I think based on color and apperance alone that the blue circle and red circle are two different balls at least in material. It is possible that they both weigh the same and are the same size but I won't know for sure until I weigh them to compare. I plan to weigh both cue balls and both brands of object balls to get a good comparison. in my mind the red circle cue ball plays slightly lighter than the blue circle ball. I want to see if this is true or if it all just in my head.

Kevin


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03-30-2012, 11:44 AM

Quote:
Originally Posted by DogsPlayingPool View Post
Despite the fact that the Blue Circle and Measle ball are both official size and weight, I do seem to notice a difference in how they play that I can only assume is due to a difference in their composition, or material, and how that material interacts with the cloth.

The measle ball just seems to play flatter, and the action more linear than the blue circle. This is the best way I can describe it. Anyone else notice this?

I'd also be curious if anyone knows FOR A FACT that there is a difference between the red circle and blue circle cue balls. The reason I ask is that Aramith claims the Cents and Super Pros are identical (save graphics) and both are matched sets. So wouldn't their corresponding cue balls be the same as the rest of the balls in the set? If so, then the two cue balls have to be the same.
Mitch:

Take a look:

http://saluc.com/html/billiard/index.php?idlien=10

In their regular range of balls, the Pro Cup (measles ball) is the standard cue ball for 4 out of the 5 sets shown on the page. It's not clear what cue ball is offered in the 5th set (the Premiere set), which is their entry-level ball set product, but I suspect it's the "Aramith Cue Ball" shown here:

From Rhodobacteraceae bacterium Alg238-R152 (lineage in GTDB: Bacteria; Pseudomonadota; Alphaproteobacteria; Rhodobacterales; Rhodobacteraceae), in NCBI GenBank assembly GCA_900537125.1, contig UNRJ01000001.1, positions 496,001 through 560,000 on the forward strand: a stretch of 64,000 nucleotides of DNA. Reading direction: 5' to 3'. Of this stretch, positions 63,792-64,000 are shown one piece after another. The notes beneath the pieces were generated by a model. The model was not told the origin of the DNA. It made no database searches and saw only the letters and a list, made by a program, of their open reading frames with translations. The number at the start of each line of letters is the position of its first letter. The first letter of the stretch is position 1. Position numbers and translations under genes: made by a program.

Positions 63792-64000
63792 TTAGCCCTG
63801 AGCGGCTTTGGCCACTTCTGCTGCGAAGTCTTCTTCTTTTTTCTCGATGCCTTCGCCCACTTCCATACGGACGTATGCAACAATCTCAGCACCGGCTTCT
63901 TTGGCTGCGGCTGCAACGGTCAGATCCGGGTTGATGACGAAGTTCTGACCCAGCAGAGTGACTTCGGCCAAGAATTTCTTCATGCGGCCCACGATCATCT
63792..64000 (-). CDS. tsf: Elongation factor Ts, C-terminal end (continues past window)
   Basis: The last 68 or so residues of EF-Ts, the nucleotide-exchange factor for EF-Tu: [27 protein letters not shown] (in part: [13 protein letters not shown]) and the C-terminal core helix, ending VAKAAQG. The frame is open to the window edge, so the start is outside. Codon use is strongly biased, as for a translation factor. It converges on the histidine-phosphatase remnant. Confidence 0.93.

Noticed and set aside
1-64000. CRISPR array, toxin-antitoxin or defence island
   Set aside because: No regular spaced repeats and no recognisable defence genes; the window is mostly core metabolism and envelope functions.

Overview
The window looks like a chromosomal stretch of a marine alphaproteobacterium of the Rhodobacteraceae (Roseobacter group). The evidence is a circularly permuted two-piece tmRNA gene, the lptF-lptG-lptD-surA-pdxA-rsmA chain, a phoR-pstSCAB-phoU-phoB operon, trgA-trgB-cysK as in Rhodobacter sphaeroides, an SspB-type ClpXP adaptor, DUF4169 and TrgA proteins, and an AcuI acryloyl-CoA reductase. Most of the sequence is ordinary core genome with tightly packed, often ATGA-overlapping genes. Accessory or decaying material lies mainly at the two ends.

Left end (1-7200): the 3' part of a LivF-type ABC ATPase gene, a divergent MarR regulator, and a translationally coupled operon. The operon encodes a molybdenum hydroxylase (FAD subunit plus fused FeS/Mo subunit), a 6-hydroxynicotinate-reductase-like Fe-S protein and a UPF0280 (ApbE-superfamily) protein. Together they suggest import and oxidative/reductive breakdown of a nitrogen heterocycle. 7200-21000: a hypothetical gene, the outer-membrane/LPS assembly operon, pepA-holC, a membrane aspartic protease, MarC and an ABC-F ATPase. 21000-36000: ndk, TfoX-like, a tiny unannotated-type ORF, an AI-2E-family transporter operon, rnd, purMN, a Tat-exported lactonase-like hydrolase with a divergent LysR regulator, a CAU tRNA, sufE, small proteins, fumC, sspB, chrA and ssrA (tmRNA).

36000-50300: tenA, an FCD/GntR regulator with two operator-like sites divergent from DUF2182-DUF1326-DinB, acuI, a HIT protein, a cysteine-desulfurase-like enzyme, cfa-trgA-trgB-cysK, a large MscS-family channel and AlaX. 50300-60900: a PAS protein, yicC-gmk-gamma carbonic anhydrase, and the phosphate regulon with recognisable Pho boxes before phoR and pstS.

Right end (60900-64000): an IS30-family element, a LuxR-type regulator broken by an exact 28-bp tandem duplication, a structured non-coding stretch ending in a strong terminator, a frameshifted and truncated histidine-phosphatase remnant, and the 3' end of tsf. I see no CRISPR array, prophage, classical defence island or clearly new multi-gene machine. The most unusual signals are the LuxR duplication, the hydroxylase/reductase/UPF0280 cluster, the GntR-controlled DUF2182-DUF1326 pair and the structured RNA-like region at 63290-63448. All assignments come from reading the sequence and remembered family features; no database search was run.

http://saluc.com/html/billiard/index.php?idlien=13

I would offer that the "Premiere" ball set, being Aramith's entry-level product, is not a product that we straight poolers would be interested in anyway. Most would opt for one of the Super Pro (and higher) series, no?

Aramith does not offer the Red Circle ball in any ball sets.

And, I have all of the cue balls I outlined above in a previous post. I've weighed them, and although I don't have the weights handy (I'm at work), I can post these later, if this will satisfy you? (In the meantime, you can do an "Advanced Search" here in AZB, with my screenname and some keywords like "blue circle", "centennial", etc., and it should turn up a past post from me with those cue ball weights. I do remember posting them.)

Hope that's both helpful and qualifies for the "for a fact" nature of your request,
-Sean


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03-30-2012, 11:45 AM

Quote:
Originally Posted by Kevin Lindstrom View Post
I think based on color and apperance alone that the blue circle and red circle are two different balls at least in material. It is possible that they both weigh the same and are the same size but I won't know for sure until I weigh them to compare. I plan to weigh both cue balls and both brands of object balls to get a good comparison. in my mind the red circle cue ball plays slightly lighter than the blue circle ball. I want to see if this is true or if it all just in my head.